Over the past few years I've been involved in numerous development projects. The size of the projects have varied from small, to medium, to enterprise level. As many would expect, the smaller projects were less structured in their testing when compared to the larger projects. Unit testing was more sporadic and random and code reviews were infrequent whereas the medium-to-large projects were far more organized and robust with their implementation of unit testing and code reviews. Use cases were well thought-out and included every bit of detail for new features. However, all projects shared one thing in common. Bugs. A lot of them.
When one hears the term "User Interface Testing" it appears that far too much emphasis is put on the word interface and not enough on user. As developers we often fall victim to a code-first view of their work and become hyper-focused on pumping out the best possible code that we forget that the core audience of software writing - users - also require the same level of attention.
This was a common theme amongst each and every project.
Users are not focused on each individual module in a platform like developers usually are. Generally, they utilize numerous modules with each visit. They do so by having a specific task or goal in mind that they are trying to accomplish.
One project member asked me in the past, so then how do we ensure that the user can get to their end goal? This is accomplished through User Journey Testing.
What is User Journey Testing?
At its core, User Journey Testing is the act of writing a test case for a user's journey when they perform a particular task on your website or web application.
Thus, a user journey can be defined simply as the specific steps a user performs when accomplishing something on your platform.
This could be as simple as intending to contact your business or something more complex as configuring a product to their needs and submitting an order to your business.
At the core in the above examples, the user's journey could be landing on the homepage, clicking the appropriate link, filling out the forms, entering payment information (and maybe creating an account), and sending the applicable information your business.
As such, a User Journey Test involves walking through the exact steps that your users will take day-to-day as they interact with multiple "modules" on your platform.
Why Is User Journey Testing Important?
Now that you understand what a User Journey is and what User Journey Testing is, you may be asking why is it important?
Far too often development teams are assigned individual modules to code (creating, enhancing, or fixing). More than some would like to admit, these teams may not be professionals at documentation or communication with the other team.
Example - A Online Store
For illustration sake, let's assume there is one team (Team A) that is working on a product configuration module and the other team (Team B) is creating the cart and payment module.
After developing each modules separately they test their work. Team A performs their unit testing to ensure that the user is able to configure their ideal product to their preferences and Team B ensure that their system is able to capture payment via PayPal as expected. In isolation, this seems great! Both modules are working - we're ready to launch!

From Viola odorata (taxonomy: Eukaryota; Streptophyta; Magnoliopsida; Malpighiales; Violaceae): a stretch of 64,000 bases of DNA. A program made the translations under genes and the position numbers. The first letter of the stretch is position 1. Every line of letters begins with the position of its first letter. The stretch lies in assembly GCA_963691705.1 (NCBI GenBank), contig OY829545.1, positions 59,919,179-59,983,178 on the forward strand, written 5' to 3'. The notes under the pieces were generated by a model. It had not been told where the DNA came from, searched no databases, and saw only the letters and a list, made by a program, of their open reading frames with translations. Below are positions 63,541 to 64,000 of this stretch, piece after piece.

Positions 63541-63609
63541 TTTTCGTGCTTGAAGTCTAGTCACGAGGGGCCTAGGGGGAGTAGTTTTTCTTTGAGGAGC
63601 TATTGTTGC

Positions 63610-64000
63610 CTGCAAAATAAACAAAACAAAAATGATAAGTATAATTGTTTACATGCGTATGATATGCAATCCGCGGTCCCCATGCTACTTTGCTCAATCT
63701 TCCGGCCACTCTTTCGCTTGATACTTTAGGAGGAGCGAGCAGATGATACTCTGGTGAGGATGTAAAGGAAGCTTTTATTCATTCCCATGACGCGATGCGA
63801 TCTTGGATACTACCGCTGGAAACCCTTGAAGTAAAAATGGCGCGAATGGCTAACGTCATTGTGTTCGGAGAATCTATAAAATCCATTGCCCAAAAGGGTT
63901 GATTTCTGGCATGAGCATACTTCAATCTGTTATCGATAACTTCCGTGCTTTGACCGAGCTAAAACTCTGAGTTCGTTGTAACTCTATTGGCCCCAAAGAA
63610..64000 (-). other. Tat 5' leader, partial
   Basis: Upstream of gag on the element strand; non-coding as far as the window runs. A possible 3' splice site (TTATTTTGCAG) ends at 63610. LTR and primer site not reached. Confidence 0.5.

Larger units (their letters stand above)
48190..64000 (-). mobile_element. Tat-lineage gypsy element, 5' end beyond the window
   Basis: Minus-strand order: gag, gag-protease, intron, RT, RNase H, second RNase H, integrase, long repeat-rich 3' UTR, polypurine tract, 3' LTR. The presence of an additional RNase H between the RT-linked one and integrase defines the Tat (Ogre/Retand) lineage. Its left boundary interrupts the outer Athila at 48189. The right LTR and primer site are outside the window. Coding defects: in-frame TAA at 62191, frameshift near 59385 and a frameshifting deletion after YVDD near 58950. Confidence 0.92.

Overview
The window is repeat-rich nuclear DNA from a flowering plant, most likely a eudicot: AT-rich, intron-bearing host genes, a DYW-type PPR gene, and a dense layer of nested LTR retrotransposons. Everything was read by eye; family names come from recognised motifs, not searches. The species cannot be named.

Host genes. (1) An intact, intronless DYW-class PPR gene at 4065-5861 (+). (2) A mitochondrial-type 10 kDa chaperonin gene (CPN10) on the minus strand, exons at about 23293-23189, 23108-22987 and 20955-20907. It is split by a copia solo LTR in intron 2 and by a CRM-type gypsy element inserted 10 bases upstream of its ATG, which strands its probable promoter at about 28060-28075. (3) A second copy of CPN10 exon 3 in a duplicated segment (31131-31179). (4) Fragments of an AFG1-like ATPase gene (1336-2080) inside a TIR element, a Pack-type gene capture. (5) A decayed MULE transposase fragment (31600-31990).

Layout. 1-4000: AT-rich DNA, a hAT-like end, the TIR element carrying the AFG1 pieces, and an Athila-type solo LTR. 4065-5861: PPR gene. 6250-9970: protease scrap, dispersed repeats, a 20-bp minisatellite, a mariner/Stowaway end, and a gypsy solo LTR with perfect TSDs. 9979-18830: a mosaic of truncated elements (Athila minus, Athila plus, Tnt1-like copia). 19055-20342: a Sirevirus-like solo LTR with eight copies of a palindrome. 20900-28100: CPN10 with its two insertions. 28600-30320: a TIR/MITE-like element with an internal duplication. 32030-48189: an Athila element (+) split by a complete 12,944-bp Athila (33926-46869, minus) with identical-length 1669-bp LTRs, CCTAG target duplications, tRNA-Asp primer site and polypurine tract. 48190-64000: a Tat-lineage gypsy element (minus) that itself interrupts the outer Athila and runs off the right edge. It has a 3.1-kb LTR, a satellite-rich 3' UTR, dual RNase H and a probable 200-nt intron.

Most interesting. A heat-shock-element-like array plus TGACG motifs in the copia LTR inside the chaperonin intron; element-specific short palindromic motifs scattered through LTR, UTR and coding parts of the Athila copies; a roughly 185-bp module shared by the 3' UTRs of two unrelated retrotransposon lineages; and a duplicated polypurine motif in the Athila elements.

As Team A and Team B put their respective modules into production they begin receiving some complaints from customers. In some instances customers are reporting that when they add their configured product to their cart, certain configuration options they had selected are not accurate. Say for one customer they had initially selected for their product to be red, but upon being added to their cart it reverted back to the default blue. The user closed all of their tabs and revisited the store. This time the customer did not experience an issue during the ordering process, but upon receiving their item it was incorrect. They had actually reeceived the item in purple! However, the business is certain they fulfilled the order as per the order they had received from the customer - for it to be purple, nto red. Upon further investigation, they found that upon the submission of the order, the system swapped the color when inserting the order into the database.
This is where unit testing can fall short in performing sufficient verification of functionality. Individually each tam would have seen that their modules worked correctly. Team A (product configuration module) would have seen that the customer was able to configure the product as per their needs on their end and Team B (cart and payments module) would have seen that the customer was able to place an order and pay through PayPal). However, the user's intention was not met.
The user's journey to accomplish their intent of purchasing a red product was not fulfilled.
Had the development team conducted User Journey Testing they would have found that during the communication (passing of values) between modules been tested there was a translation error.
It is easy to fall victim to our own confirmation bias and focus on testing what is important to us, but in the bigger picture we must consider the end-user's experience.
User Journey Testing is exactly how we can accomplish this. By following the footsteps of our user's from the beginning we will not only be able to ship out a far superior product (bug-wise) we will also be able to better understand how to make the product better functionality wise.